Park: I love the idea of menswear that has fluidity. I think by creating a unisex line we’re opening ourselves to a lot of different type of people who can wear our clothes.

Rosie Dalton: Does it also present any challenges for you as a designer, trying to create clothing that is equally wearable for men and women?
Nan: Balancing our personal favourite elements is definitely difficult sometimes. Occasionally I’ll like more delicate details, while Park and Carl like simplicity. That’s why each season we also have a dress that reflects modern femininity, to go with the rest of the unisex items.

Image: the Two Way Light Coat in Natural.

Rosie Dalton: What do you see as some of the main benefits of working with handwoven cotton, both from a designer’s perspective but also for your customers?
Park: Handwoven cotton is a very versatile fabric, you can wear it in any climate and it just gets softer and softer every time you wear it.

Carl: From a designer’s point of view, the material is so malleable, leaving us a lot of room to play around with.

Rosie Dalton: I love that your designs transcend age, why is this such an important consideration for you as designers?
Nan: In an age where so many people find an item of clothing and wear it less than five times, we want to emphasize the fact that an item doesn’t have to appear dated. Our clothes, especially our unisex line, could be worn by anyone from their early 20s to 60s.

Park: It’s important to us that our items stay with our customers for a long time; that they can return to it whenever they want comfort.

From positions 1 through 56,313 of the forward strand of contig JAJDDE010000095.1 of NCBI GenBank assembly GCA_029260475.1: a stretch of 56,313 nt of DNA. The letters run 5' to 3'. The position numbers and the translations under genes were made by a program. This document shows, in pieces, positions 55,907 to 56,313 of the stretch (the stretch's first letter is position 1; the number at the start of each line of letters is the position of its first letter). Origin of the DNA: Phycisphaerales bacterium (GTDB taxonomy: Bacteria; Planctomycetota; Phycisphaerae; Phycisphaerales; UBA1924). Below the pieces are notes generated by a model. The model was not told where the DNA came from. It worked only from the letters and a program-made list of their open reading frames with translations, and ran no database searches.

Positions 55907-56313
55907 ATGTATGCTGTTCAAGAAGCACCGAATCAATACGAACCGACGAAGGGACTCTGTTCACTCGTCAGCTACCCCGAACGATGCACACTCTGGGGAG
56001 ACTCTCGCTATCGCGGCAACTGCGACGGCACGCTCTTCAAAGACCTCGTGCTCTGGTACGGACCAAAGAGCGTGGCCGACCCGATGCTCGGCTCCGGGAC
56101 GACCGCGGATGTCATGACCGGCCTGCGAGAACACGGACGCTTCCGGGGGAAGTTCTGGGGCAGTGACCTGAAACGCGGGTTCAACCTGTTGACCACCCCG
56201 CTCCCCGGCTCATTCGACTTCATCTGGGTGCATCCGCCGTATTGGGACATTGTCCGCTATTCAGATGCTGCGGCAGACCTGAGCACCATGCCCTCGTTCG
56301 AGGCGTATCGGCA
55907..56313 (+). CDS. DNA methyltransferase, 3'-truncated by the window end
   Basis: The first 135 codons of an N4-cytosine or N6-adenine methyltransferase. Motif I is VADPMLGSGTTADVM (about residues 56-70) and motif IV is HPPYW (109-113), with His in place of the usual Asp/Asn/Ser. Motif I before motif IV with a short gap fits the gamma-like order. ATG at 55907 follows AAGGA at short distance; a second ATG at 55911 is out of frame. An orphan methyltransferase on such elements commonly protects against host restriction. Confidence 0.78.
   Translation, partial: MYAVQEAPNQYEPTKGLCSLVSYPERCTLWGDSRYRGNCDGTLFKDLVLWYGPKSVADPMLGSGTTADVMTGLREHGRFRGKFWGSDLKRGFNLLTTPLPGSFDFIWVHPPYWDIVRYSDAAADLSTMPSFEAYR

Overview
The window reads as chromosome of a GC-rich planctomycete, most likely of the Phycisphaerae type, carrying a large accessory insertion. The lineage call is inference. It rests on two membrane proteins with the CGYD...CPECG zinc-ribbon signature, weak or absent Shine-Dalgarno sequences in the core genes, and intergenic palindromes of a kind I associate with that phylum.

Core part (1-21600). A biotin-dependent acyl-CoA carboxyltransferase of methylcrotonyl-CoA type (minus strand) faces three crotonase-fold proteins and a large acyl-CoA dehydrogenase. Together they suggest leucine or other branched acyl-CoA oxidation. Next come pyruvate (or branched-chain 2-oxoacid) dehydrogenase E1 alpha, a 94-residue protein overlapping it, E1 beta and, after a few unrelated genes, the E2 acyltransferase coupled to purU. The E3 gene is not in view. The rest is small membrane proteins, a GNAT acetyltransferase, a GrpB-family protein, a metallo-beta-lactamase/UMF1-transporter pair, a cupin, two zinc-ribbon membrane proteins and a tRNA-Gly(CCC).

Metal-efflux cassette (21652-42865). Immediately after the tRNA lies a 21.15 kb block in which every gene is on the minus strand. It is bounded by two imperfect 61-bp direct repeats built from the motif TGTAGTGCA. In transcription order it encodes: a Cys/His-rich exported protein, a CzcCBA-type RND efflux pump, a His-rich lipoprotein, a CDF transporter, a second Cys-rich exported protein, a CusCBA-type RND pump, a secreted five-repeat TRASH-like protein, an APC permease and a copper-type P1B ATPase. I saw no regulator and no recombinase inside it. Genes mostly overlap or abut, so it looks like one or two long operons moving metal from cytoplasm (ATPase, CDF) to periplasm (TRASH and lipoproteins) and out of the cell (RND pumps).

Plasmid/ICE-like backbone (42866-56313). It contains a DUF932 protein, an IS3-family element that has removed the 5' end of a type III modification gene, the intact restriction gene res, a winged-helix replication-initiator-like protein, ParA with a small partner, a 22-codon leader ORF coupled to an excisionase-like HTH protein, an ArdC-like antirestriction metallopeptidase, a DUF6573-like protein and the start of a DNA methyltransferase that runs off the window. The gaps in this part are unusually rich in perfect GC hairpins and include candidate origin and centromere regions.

Image: the Signature Shorts in Grey.

Rosie Dalton: I am also really interested in your natural dye techniques — can you elaborate on these a little bit and explain why this approach is so much better for the environment?
Park: We use only natural dyes from seasonal plants that are native to Northern Thailand.

Carl: There’s also no chemicals used in the dyes whatsoever; the dyes are treated with minerals from hot spring water so the colour lasts a long time.

Rosie Dalton:  What are some of your hopes for the future of the fashion industry?
Nan: That there’s more room and support for independent and slow made designers.

Park: I’m hoping that the fashion industry turns more to traditional crafts and looks at ways of modernising them in innovative ways. There are so many great things in the world still to be discovered.

Carl: More diversity and collaboration can only be a good thing. Everyone’s seen those info graphics that show how all of the world’s major brands are owned by such a select few. While globalisation can be blamed for a lot of things though, we can at least be thankful for the way the Internet has connected so many seemingly disparate creative communities.